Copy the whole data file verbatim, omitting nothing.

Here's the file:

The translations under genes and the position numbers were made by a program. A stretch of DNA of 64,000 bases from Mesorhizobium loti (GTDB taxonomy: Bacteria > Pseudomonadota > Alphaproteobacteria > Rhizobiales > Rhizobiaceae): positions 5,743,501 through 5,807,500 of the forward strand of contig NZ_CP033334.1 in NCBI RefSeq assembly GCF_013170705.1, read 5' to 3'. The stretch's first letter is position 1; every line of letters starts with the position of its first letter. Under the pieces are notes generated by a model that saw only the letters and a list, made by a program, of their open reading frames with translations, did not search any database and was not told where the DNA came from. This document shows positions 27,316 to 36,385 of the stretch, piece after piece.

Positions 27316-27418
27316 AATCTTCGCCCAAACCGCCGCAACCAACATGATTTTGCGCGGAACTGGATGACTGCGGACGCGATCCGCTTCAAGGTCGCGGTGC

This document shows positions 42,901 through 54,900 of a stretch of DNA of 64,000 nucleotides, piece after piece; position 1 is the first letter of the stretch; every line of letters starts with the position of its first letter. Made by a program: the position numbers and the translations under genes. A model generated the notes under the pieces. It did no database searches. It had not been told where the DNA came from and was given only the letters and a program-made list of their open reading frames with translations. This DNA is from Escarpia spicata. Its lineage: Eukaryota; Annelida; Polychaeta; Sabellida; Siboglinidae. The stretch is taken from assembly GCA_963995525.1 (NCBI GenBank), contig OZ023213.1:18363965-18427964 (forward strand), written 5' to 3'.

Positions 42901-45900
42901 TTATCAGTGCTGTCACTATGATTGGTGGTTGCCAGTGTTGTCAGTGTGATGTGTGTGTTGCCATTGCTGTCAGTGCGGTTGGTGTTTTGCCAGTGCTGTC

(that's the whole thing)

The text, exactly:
The translations under genes and the position numbers were made by a program. A stretch of DNA of 64,000 bases from Mesorhizobium loti (GTDB taxonomy: Bacteria > Pseudomonadota > Alphaproteobacteria > Rhizobiales > Rhizobiaceae): positions 5,743,501 through 5,807,500 of the forward strand of contig NZ_CP033334.1 in NCBI RefSeq assembly GCF_013170705.1, read 5' to 3'. The stretch's first letter is position 1; every line of letters starts with the position of its first letter. Under the pieces are notes generated by a model that saw only the letters and a list, made by a program, of their open reading frames with translations, did not search any database and was not told where the DNA came from. This document shows positions 27,316 to 36,385 of the stretch, piece after piece.

Positions 27316-27418
27316 AATCTTCGCCCAAACCGCCGCAACCAACATGATTTTGCGCGGAACTGGATGACTGCGGACGCGATCCGCTTCAAGGTCGCGGTGC

This document shows positions 42,901 through 54,900 of a stretch of DNA of 64,000 nucleotides, piece after piece; position 1 is the first letter of the stretch; every line of letters starts with the position of its first letter. Made by a program: the position numbers and the translations under genes. A model generated the notes under the pieces. It did no database searches. It had not been told where the DNA came from and was given only the letters and a program-made list of their open reading frames with translations. This DNA is from Escarpia spicata. Its lineage: Eukaryota; Annelida; Polychaeta; Sabellida; Siboglinidae. The stretch is taken from assembly GCA_963995525.1 (NCBI GenBank), contig OZ023213.1:18363965-18427964 (forward strand), written 5' to 3'.

Positions 42901-45900
42901 TTATCAGTGCTGTCACTATGATTGGTGGTTGCCAGTGTTGTCAGTGTGATGTGTGTGTTGCCATTGCTGTCAGTGCGGTTGGTGTTTTGCCAGTGCTGTC